Of the many varied, personal, functional, and subjective goals that our clients strive for, we generally hear “strength”, “fat loss”, or “performance”. But of equal importance to our community and practice is “longevity”. With our aging population, and an increase in older personal training clients, it can be important to focus sessions, classes, and programming on maintaining functional health and fitness for many years to come.
Exercise and Longevity
One of the common threads between all of the changing fads and protocols in fitness since, well, the beginning of fitness, is that they all work for someone. Different goals might require different approaches and styles. Often, new programming arises as simply an answer to our human need for novelty. But if our objective is to maintain health and fitness for as long as possible, there are a few reliable tips we can follow.
Low impact exercise will help us to maintain joint integrity and reduce the instances of injury from exercise. HILIT (High-Intensity Low Impact Training) for instance is a valuable method for creating a workout that is effective, helps clients feel successful, and provides a low-impact workout that spares joint stress. Although the benefits of High-Intensity Intervals and sprint intervals are great, HILIT mixed with some steady-state cardio can be valuable for those with the goal of longevity. A vigorous walk, with even a slight elevation in heart rate, will suffice.
Dr. Valter Longo, in his book The Longevity Diet, suggests what most fitness professionals abide by already; using your muscles is good. Weight-bearing exercises that utilize all of the muscle groups on a regular basis is ideal. Whether that effort is achieved through Pilates or Yoga, hiking and climbing, classic weight lifting or any other method doesn’t seem to matter.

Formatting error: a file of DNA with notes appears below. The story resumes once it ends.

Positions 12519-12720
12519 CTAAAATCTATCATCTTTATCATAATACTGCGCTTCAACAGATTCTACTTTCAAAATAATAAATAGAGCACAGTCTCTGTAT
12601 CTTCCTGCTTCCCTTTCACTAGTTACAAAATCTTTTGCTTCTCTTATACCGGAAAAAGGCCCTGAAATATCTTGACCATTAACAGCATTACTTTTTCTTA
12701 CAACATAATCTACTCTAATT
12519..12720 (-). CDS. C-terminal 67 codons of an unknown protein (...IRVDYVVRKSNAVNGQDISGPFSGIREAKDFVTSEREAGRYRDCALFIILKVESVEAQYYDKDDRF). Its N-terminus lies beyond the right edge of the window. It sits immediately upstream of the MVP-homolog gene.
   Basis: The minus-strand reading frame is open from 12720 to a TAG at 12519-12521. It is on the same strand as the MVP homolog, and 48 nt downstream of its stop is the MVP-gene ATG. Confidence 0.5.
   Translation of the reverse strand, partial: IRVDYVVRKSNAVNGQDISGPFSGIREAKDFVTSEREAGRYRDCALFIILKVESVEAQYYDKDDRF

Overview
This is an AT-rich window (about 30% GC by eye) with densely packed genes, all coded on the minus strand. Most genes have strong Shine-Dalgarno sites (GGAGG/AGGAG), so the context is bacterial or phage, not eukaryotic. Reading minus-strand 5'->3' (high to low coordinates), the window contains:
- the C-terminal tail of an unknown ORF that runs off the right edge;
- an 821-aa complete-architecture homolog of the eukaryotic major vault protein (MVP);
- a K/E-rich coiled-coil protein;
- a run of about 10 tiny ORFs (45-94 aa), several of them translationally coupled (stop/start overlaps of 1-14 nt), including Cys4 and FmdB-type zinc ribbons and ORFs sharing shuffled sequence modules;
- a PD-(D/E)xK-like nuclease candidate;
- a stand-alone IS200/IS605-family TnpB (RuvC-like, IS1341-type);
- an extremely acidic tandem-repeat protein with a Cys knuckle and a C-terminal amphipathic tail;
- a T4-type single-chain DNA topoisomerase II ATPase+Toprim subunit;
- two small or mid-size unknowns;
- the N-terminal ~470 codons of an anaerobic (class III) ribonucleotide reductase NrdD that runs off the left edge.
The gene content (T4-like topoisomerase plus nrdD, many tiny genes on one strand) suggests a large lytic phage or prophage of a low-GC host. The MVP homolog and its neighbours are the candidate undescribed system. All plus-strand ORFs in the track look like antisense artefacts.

Lifestyle and Longevity
The way we exercise is important for maintaining skeletal function and metabolic health among other things. But food, family, and purpose are major factors in longevity as well. In her book Healthy Dividends, Tricia Silverman writes “Finding a sense of purpose is often an overlooked element of overall health. One reason for this connection with health may be that when we have a purpose, we’re more likely to take care of ourselves..”
The popular Blue Zones theory, that suggests certain populations that have “super-agers” exist because of a combination of diet, physical activity, and purposeful living, express the same sentiment at Silverman does in her book. The theory suggests that tight-knit communities, like those that can be found in a church or religious group, can provide many beneficial health outcomes. Multi-generational living, such as grandparents living with children and grandchildren, also seems to provide a certain amount of purpose and longevity in these blue zone communities.
Although nutrition can vary between individuals and communities, a moderate caloric intake of vegetables, legumes, and nuts, with even more moderate amounts of meat are recommended by a number of sources. Proper amounts of sleep and mental stimulation also seem to account for long, healthy lives.
Quality Not Quantity
To end this article with another quote “Life is not measured by the number of breaths we take, but by the moments that take our breath away”… pretty sure that one was Maya Angelou. In other words, the length of life might not be as valuable as the experiences in life. That being said, life will probably be experienced better when we are in better health. So our training protocol should always strive to keep us as healthy and fit as possible, but should also reflect our goals and help us do the things we like to do, better.